Smoked Corn on the Cob

Smoked corn on the cob on a plate
The Spruce
Prep: 10 mins
Cook: 60 mins
Soak Time: 60 mins
Total: 2 hrs 10 mins
Servings: 6 servings
Nutrition Facts (per serving)
290 Calories
20g Fat
29g Carbs
4g Protein
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Nutrition Facts
Servings: 6
Amount per serving
Calories 290
% Daily Value*
Total Fat 20g 26%
Saturated Fat 3g 14%
Cholesterol 0mg 0%
Sodium 514mg 22%
Total Carbohydrate 29g 11%
Dietary Fiber 4g 14%
Total Sugars 9g
Protein 4g
Vitamin C 8mg 41%
Calcium 30mg 2%
Iron 1mg 7%
Potassium 333mg 7%
*The % Daily Value (DV) tells you how much a nutrient in a food serving contributes to a daily diet. 2,000 calories a day is used for general nutrition advice.
(Nutrition information is calculated using an ingredient database and should be considered an estimate.)

Corn on the cob is sweet and delicious in season, whether you eat it scraped off the cob and sauteed in a pan, steamed quickly, grilled, or even raw, right off the cob. In case you've ever wondered how you can prep it other than these methods, or what can you put on corn other than butter, here's a suggestion: Have you ever tried marinating it and smoking it on the grill or in a smoker?

Using a smoking technique, which takes about an hour over low heat, adds another dimension entirely; it brings out some sweetness in the corn. Soaking the ears ahead of time softens them, and afterward, they're brushed with a marinade of chili and onion powders, paprika, brown sugar, olive oil, and salt that infuses the cobs with additional flavors and aromas.

Smoke corn for an hour or so and remember to leave the husks intact. You can soak and smoke these ahead of time and serve them at room temperature, pack them for a picnic or party, or eat them hot out of the smoker. You can leave them whole or cut them in half if you'd like. But any way you choose to serve these smoked ears, they're delicious.


Click Play to See This Easy Smoked Corn on the Cob Recipe Come Together

"I was a little afraid that the smoke flavor would be overwhelming, but it wasn't. There was just a delicious hint of smoke that added great depth of flavor to the sweet corn and spicy rub. I only soaked my corn for 1 hour and it was plenty." —Danielle Centoni

Smoked Corn on the Cob Tester Image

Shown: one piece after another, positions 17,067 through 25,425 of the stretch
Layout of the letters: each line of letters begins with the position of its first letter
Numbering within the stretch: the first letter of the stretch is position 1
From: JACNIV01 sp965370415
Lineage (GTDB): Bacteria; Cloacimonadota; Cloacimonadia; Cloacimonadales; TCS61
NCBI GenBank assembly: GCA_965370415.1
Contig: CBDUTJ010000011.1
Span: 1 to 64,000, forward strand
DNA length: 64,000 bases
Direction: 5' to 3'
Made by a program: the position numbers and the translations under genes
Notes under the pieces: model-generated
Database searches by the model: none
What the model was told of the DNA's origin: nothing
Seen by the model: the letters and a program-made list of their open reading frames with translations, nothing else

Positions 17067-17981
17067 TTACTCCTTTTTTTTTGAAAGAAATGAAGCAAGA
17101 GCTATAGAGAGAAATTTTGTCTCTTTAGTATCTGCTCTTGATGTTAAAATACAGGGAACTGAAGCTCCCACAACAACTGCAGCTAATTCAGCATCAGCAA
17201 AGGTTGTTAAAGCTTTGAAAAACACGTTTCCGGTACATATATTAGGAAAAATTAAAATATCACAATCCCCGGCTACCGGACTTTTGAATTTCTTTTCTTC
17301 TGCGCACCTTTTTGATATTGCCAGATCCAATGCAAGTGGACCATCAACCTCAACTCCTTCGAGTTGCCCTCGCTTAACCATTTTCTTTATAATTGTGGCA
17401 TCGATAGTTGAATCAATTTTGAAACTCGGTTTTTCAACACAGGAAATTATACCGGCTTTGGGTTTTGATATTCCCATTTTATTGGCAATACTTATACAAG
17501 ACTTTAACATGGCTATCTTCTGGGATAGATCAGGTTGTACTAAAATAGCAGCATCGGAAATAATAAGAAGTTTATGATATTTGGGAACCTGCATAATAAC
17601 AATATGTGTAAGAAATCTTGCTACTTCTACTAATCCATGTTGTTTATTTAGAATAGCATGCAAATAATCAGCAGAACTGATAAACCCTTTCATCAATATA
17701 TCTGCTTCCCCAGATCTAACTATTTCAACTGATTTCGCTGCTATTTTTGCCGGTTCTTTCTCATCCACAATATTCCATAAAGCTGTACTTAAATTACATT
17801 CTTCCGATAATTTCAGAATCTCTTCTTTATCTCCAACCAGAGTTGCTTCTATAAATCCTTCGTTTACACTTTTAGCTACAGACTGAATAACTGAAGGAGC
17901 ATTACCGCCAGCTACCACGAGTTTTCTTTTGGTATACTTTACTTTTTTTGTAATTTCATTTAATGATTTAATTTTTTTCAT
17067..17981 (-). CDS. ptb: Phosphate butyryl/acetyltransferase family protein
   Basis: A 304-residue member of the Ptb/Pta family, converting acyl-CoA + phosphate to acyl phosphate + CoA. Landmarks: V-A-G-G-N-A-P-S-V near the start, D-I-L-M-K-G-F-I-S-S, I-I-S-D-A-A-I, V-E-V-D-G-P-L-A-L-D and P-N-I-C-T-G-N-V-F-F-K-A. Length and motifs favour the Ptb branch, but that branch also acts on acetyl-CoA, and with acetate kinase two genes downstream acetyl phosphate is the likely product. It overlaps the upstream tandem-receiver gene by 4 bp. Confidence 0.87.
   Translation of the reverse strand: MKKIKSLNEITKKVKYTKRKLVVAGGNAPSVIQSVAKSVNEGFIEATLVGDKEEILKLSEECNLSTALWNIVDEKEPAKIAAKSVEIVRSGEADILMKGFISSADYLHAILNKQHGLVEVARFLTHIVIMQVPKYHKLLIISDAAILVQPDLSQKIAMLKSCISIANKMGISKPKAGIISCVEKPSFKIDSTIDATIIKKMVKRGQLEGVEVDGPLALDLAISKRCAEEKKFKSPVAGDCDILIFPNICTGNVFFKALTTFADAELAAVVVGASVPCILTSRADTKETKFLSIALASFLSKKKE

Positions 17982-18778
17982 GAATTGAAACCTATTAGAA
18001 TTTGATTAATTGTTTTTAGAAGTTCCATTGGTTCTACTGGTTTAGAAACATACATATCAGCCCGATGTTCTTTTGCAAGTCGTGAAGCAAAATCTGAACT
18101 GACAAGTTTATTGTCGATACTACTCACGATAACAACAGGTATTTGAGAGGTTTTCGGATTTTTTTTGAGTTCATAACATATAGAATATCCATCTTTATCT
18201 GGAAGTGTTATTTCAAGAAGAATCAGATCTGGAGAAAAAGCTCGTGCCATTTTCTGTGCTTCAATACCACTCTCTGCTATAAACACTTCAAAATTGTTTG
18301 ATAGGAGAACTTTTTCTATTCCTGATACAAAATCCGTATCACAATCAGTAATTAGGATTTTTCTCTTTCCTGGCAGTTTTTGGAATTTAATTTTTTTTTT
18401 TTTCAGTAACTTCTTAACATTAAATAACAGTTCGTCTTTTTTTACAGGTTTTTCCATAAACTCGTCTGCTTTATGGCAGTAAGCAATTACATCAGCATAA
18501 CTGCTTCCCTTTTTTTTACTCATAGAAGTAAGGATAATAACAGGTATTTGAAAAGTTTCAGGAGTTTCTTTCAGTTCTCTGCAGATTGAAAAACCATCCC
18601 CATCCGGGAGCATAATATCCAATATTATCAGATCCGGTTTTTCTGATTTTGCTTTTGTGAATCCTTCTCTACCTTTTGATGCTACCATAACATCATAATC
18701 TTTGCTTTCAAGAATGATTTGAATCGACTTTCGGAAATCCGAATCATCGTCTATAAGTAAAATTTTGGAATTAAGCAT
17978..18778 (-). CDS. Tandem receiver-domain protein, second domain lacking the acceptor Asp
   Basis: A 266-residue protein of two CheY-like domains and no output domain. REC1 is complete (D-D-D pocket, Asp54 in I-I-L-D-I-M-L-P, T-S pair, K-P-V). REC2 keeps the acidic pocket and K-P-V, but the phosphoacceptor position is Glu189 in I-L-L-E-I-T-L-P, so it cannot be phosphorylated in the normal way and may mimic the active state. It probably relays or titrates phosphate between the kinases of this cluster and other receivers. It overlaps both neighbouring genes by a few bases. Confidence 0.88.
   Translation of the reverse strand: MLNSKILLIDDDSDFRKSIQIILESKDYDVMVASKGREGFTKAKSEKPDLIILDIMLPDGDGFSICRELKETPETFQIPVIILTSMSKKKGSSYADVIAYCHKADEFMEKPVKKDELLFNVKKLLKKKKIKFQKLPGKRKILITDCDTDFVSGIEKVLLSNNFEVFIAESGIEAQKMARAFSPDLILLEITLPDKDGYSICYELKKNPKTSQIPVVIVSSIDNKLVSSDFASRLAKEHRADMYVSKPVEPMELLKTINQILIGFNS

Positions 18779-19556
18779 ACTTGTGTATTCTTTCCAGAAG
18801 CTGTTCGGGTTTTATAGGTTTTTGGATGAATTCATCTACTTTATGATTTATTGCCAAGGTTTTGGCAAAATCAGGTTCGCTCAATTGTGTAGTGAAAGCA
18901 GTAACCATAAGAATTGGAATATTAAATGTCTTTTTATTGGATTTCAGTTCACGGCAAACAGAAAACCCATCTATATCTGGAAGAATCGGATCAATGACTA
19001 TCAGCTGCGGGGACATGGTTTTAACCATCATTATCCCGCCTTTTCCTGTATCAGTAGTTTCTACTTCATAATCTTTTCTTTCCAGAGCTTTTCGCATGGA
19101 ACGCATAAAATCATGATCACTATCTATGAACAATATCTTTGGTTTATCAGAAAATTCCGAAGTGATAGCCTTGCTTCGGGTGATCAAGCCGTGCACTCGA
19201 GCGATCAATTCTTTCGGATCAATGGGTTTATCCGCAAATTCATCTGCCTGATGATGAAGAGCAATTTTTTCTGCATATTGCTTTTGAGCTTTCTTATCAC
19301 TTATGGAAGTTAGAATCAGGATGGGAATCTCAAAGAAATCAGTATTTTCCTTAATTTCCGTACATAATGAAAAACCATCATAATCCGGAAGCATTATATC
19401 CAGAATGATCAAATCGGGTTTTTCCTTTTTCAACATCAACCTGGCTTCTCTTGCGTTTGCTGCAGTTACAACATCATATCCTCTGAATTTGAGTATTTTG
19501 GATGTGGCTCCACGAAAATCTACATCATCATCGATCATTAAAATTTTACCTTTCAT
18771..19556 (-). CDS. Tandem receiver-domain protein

A Note From Our Recipe Tester


  • 6 ears corn, with the husks still on

  • 1/2 cup olive oil

  • 2 tablespoons onion powder

  • 2 tablespoons brown sugar

  • 1 tablespoon sweet paprika

  • 1 tablespoon mild chili powder

  • 1 teaspoon salt

  • 1 bunch green onions or parsley, finely chopped

Steps to Make It

  1. Gather the ingredients.

    Ingredients for smoked corn

    The Spruce

    Corn still in the husks

    The Spruce

  2. Gently pull back the husks on each ear of corn. Remove the silk but not the husks.

    Corn cobs with the silk removed and partially dehusked

    The Spruce

  3. Place the ears in a large pan and fill with water to cover the corn. Let sit for a minimum of 1 hour.

    Corn in a large pot

    The Spruce

  4. Combine olive oil with onion powder, brown sugar, paprika, chili powder, and salt.

    Olive oil with paprika, onion powder, brown sugar, chili powder, and salt
    The Spruce
  5. Remove from water and brush the corn with oil mixture.

    Corn on the cob coated with the marinade

    The Spruce

  6. Pull the husks back over the corn.

    Corn with the husks covering the marinaded kernels

    The Spruce

  7. Prepare your smoker and smoke the ears of corn at 225 F/110 C for about 45 minutes to one hour.

  8. When they're done smoking, pull back the husks and top with green onions. Serve and enjoy.

    Smoked corn on the cob, husks removed and garnished with green onions
    The Spruce

Can You Soak Corn on the Cob Too Long?

For this recipe, we recommend soaking the corn for at least an hour, and you can soak it overnight, up to 8 hours, if need be. However, any longer than that, it will become too soft. You want it soft for the smoking process, but not the point where it becomes mushy.


  • Soaking the corn and leaving the husks on while you smoke it will help to steam the corn, while simultaneously ensuring that the corn kernels don't dry out.
  • Use extra corn husks to tie the ends of the corn closed, which helps keep the steam and therefore the moisture inside the husks as they smoke.